Sunday, November 3rd marks the end of daylight savings in America and the beginning of longer, darker days. While this may prove glorious for bats and other furry creatures of the night, fewer hours of sunlight can lead to serious health consequences for humans including those that stem from vitamin D deficiency.
According to the American Journal of Clinical Nutrition, vitamin D deficiency is now recognized as a pandemic; its primary cause â€“ lack of exposure to sunlight.1 Itâ€™s true; most vertebrates rely on exposure to sunlight for their bodies to produce sufficient amounts of vitamin D. Itâ€™s also true that during winter, there is a higher prevalence of vitamin D deficiency across North America.1
The Health Role of Vitamin D
The primary function of vitamin D is to help our bodies maintain normal blood levels of calcium and phosphorus. By aiding in the absorption of calcium, vitamin D helps our bodies form and maintain strong, healthy bones.2 Vitamin D also plays an important role in heart, lung, brain and muscle function.1
The Health Consequences of Vitamin D Deficiency
To date, there are a number of health conditions that are linked to vitamin D deficiency, including osteopenia, osteoporosis, rickets in children and fractures in adults. Low levels of vitamin D are also associated with common cancers, autoimmune diseases, hypertension, and infectious diseases.1 Researchers are beginning to discover that, because vitamin D deficiency may also increase the severity of some diseases, vitamin D supplementation is an important part of disease management.3
Groups at Risk for Vitamin D Deficiency
For many people, eating foods naturally rich in, and fortified with, vitamin D and being exposed to a moderate amount of sunlight is enough to maintain adequate vitamin D levels.4 Some groups of people however, are at higher risk of vitamin D deficiency than others. Talk to your healthcare provider about getting a blood test to check your vitamin D levels if you identify with any of the following:4
How Much Sunlight Do You Need?
First weâ€™re told to stay out of the sun because too much of it causes skin cancer. Now weâ€™re told that too little sun can cause vitamin D deficiency that can lead to serious health conditions. Indeed, there is a Catch 22 when it comes to sun exposure and our health. So, what level of sun exposure is considered safe?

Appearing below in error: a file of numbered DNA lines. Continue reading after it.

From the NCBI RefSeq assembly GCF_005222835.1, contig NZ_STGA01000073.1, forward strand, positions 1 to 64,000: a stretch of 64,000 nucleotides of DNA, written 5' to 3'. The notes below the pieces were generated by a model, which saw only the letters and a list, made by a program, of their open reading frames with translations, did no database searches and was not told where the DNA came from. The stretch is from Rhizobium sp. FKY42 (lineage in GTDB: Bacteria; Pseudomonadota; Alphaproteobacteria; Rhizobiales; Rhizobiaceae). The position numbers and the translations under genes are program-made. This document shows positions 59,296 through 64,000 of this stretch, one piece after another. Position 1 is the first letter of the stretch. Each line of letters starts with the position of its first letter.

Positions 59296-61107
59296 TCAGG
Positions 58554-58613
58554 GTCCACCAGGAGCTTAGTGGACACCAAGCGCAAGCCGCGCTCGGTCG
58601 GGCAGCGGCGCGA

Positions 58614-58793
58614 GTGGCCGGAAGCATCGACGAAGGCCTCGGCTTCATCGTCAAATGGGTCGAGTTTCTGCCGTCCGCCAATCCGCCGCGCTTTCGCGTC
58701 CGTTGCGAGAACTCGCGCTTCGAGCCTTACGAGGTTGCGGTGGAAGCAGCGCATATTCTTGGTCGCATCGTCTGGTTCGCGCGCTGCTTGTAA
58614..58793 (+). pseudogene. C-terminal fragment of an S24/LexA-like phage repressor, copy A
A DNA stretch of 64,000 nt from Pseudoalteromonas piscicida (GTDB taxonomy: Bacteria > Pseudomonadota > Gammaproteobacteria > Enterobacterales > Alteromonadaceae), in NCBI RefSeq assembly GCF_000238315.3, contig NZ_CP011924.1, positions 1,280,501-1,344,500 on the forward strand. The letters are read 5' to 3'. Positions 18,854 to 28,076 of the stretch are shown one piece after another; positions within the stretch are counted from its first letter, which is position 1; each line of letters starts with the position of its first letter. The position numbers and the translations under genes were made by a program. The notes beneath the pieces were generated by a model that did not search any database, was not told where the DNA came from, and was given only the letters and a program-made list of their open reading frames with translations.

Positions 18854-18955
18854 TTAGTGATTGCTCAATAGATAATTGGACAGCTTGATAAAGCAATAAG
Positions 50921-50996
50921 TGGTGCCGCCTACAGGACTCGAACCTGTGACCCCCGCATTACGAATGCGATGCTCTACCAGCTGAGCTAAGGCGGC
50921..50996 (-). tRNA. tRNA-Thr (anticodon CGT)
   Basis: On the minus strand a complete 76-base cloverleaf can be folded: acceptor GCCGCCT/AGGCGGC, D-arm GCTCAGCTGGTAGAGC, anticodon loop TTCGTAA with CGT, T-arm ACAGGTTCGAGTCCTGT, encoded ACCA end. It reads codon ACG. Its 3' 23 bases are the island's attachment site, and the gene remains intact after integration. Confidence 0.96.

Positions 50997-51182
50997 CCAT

The American Journal of Clinical Nutrition reports that people can generally obtain ample vitamin D levels from a combination of diet, supplements, and incidental protected sun exposure.5 This type of sun exposure can be obtained on a daily basis by simply walking around the block or mowing the lawn while wearing sunscreen with an SPF of at least 15 to thirty.
Dietary Sources of Vitamin D
Unfortunately, unless itâ€™s been added, there are few food sources that are rich in vitamin D. Thankfully, your body generally produces enough vitamin D from exposure to sunlight. During winter, or any time of year when sunlight exposure is limited however, consider eating a variety of foods that are naturally packed with vitamin D. These include:6
Supplementing Your Diet with Vitamin D
Since 2000, there has been a lot of controversy over the benefits of vitamin D supplementation and how much is sufficient. The current, recommended daily allowance (RDA) for vitamin D is based on age and is as follows:4
Higher doses of vitamin D, as recommended by your doctor, may be necessary to correct deficiencies (especially in winter) and for post-menopausal women.
Please note: Â As a supplement, taking too much vitamin D can lead to serious health consequences. Before purchasing a vitamin D supplement, talk to your healthcare provider about which dose of vitamin D is right for your specific health condition.
Author: Deborah Leader RN, BSN, PHN